Full text of the attorney misconduct complaint against University of California Senior Counsel Michael R. Goldstein, State Bar No. 129848, https://concussioninc.net/?p=15105
“University of California Senior Counsel Michael R. Goldstein Was the Master of What the State Bar Calls Possible ‘Inadvertent Mistakes’ in the Public Records Act Case Over the Ted Agu Football Death Cover-Up,” https://concussioninc.net/?p=15168
April 12, 2023
TO: Complaint Review Unit (CRU)
RE: Michael R. Goldstein, 22-O-14952
I respectfully submit that my complaint should be further reviewed for the following reasons.
The investigation was fatally flawed by virtue of being incomplete.
While [the dismissal letter from the Office of Chief Trial Counsel (OCTC)] describes various investigative steps, it does not include among them the sine non qua: an interview with and solicitation of information or documents from Mr. Goldstein. It is unclear if the investigator did, in fact, confront Mr. Goldstein with the complaint and its particular allegations, and simply failed to document such efforts; or if no such effort was even undertaken.
In either event, I am entitled to a record of the investigation and to confirmation that it was thorough. OCTC both should ask Mr. Goldstein for an accounting and should record that effort and its output. If Mr. Goldstein provided facts and/or arguments in rebuttal, those should be produced.
It is possible to imagine a complaint for which the investigator can evidently interject his own interpretations, without explicit support or evidence of investigation – for example, if the complaint was abusive or incoherent. That is not the case here. My complaint is carefully documented, and indeed I believe it would be accurate to characterize it as “prima facie” in terms of establishing a non-trivial pattern of fundamentally contradictory representations to courts by Mr. Goldstein. (Mr. Advincula seems to acknowledge this prima facie aspect with respect to at least the misstatements themselves, for which he proceeds to fall back on his own conclusion, unsupported by evidence of any investigative effort, that they “cannot be proven deceitful or as inadvertent mistakes.”)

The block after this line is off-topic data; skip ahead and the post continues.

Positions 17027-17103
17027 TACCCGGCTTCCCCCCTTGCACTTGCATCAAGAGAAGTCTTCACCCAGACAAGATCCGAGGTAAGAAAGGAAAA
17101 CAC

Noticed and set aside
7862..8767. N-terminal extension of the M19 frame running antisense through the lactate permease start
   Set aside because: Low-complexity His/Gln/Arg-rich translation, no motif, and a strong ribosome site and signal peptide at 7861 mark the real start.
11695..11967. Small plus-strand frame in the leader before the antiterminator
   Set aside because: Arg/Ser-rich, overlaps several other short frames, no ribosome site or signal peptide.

I add that a record of respondent’s side of the story – in lieu of Mr. Advincula’s summary dismissal – is important beyond fairness to this complainant. It is also part of the State Bar’s demonstration that it takes seriously Trustee Chair Duran’s recent pledge, going forward, of “transparency and accountability and [restoring] public trust” in the wake of the Girardi scandals.
OCTC’s summary of the allegations is unfaithful.
I am perplexed by the context-free recitation in Mr. Advincula’s letter of a single example of when Mr. Goldstein stated one thing, then its diametric opposite. The complaint includes multiple such examples, establishing a pattern, and also notes that a particular example was in a personal declaration sworn on penalty of perjury. The investigation disposition letter simply does not evince thorough and thoughtful consideration of redundant allegations of deliberate untruthfulness by an officer of the court.
OCTC unfairly impeaches my complaint on the basis of supposed uncertainty with respect to motives for Mr. Goldstein’s serial lies – while failing to explore the patently obvious probable motives.